826/V-40 34.2% T64-60 None 21
826/V-40 34.2% T64-60 None 21 21-Nov-96
826/V-40 52% T64-60 None 22
826/V-40 52% T64-60 None 22 21-Nov-96
815/V-40 61% T64-60 None 23
815/V-40 61% T64-60 None 23 21-Nov-96
815/V-40 38.7% T64-60 None 24
815/V-40 38.7% T64-60 None 24 21-Nov-96
862/3274 71.7% T64-60 None 25
862/3274 71.7% T64-60 None 25 21-Nov-96
862/3274 52% T64-60 None 26 22-Nov-96
826/V-40 57% T64-200 None 27 22-Nov-96
826/V-40 42% T64-200 None 28 22-Nov-96
815/V-40 43.3% T64-200 None 29 22-Nov-96
862/3274 55% T64-200 None 30 22-Nov-96
862/3274 65% T64-200 None 31 22-Nov-96
862/3274 71% AC99-325 Ll None 32 22-Nov-96
862/3274 60.6% AC99-325 Ll None 33 22-Nov-96
815/V-40 50% AC99-325 Ll None 34 22-Nov-96
815/V-40 61% AC99-325 Ll None 35 22-Nov-96
826/V-40 24.7% AC99-325 Ll None 36 22-Nov-96
826/V-40 48% AC99-325 Ll None 37 22-Nov-96
862/3274 52.3% A10 ung (?) None 38 22-Nov-96
862/3274 40.4% A10 ung (?) None 39 22-Nov-96
815/V-40 30% A, 10 μm None 40 3-Dec-96
815/V-40 15% A, 10 μm None 41 3-Dec-96
826/V-40 39% A, 10 μm None 42 3-Dec-96
826/V-40 10.75% A, 10 μm None 43 3-Dec-96
826/V-40 29% Premalox None 44 3-Dec-96
826/V-40 46% Premalox None 45 3-Dec-96
815/V-40 50% Premalox None 46 3-Dec-96
815/V-40 39.8% Premalox None 47 3-Dec-96
862/3274 31.6% Premalox None 48 3-Dec-96
862/3274 55.5% Premalox None 49 3-Dec-96
862/3274 10.24% Q-Cel 2116 None 50 3-Dec-96
862/3274 5.43% Q-Cel 2116 None 51 3-Dec-96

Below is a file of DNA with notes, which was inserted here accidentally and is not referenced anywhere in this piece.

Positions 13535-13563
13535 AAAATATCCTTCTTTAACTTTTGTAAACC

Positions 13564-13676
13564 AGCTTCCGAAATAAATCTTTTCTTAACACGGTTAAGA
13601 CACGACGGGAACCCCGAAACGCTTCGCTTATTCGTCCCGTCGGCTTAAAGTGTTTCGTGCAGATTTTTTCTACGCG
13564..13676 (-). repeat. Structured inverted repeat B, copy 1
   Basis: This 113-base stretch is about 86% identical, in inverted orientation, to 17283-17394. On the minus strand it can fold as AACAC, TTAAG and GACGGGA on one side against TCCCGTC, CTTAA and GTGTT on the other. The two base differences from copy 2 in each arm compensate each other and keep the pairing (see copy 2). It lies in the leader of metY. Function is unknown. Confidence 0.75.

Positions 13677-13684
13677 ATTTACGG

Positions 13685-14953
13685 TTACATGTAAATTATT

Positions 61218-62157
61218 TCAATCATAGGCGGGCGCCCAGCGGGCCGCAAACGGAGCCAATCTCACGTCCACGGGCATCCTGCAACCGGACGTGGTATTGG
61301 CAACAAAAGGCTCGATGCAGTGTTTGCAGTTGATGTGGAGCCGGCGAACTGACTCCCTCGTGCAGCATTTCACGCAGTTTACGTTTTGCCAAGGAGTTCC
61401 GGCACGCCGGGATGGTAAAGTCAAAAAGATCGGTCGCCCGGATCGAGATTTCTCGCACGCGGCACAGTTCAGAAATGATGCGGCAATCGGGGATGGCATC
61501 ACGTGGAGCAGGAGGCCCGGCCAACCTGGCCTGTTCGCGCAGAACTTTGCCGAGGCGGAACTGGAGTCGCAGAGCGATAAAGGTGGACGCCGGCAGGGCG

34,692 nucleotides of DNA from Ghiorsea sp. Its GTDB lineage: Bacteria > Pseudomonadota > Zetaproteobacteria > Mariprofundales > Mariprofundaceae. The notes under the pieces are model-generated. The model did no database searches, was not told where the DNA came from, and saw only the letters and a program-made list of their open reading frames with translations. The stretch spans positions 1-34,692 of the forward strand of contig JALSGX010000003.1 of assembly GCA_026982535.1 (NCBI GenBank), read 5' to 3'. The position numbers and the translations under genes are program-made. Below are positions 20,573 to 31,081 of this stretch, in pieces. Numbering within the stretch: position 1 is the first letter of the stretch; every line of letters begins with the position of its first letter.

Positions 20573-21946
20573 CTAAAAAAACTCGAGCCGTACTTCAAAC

862/3274 42.3% TiO2 None 52 3-Dec-96
862/3274 56% TiO2 None 53 3-Dec-96
862/3274 25.5% TiO2 None 54 3-Dec-96
826/V-40 58.2% AC99-100 None 55 3-Dec-96
815/V-40 33.5% 3μ SiC None 56 3-Dec-96
Sawbones None None 58 5-Dec-96
815/V-40 54% 3μ SiC None 59 6-Dec-96
826/V-40 5.6% 3μ SiC None 60 6-Dec-96
826/V-40 29% 3μ SiC None 61 6-Dec-96
862/3274 32% 3μ SiC None 62 6-Dec-96
862/3274 46.5% 3μ SiC None 63 19-Nov-96
826/V-40 27.5% AC99-100 None 64 6-Dec-96
862/3274 59.85% AC99-100 None 65 6-Dec-96
862/3274 69.5% AC99-100 None 66 6-Dec-96
815/V-40 48% AC99-100 None 67 6-Dec-96
815/V-40 64% AC99-100 None 68 6-Dec-96
826/V-40 16.8% 20μ SiC None 69 6-Dec-96
826/V-40 44.8% 20μ SIC None 70 6-Dec-96
826/V-40 26.4% TiO2 5.6% α Al2O3, 0.3μ 71 6-Dec-96
815/V-40 56% 20μ SiC None 72 6-Dec-96
815/V-40 33% 20μ SiC None 73 6-Dec-96
862/3274 55.6% 20μ SiC None 75 6-Dec-96
862/3274 67.3% 20μ SiC None 76 6-Dec-96
862/3274 53.3% 100μ SiC None 77 6-Dec-96
862/3274 Neat Resin None 78 9-Dec-96
862/3274 48.68% TiO2 7.5% α Al2O3 79 9-Dec-96
862/3274 45.71% TiO2 None 80 10-Dec-96
862/3274 48.63% TiO2 8.17% 3μ SiC 81 11-Dec-96
862/3274 45.24% TiO2 14.57% 3μ SiC 82 11-Dec-96
862/3274 48.63% TiO2 8.17% 3μ SiC 83 12-Dec-96
862/3274 25.23% 3μ SiC 23.51% TiO2 84 13-Dec-96
862/3274 31.2% TiO2 9.92% Premalox 85 13-Dec-96
862/3274 41.54% TiO2 5.73% 3μ SiC 86 16-Dec-96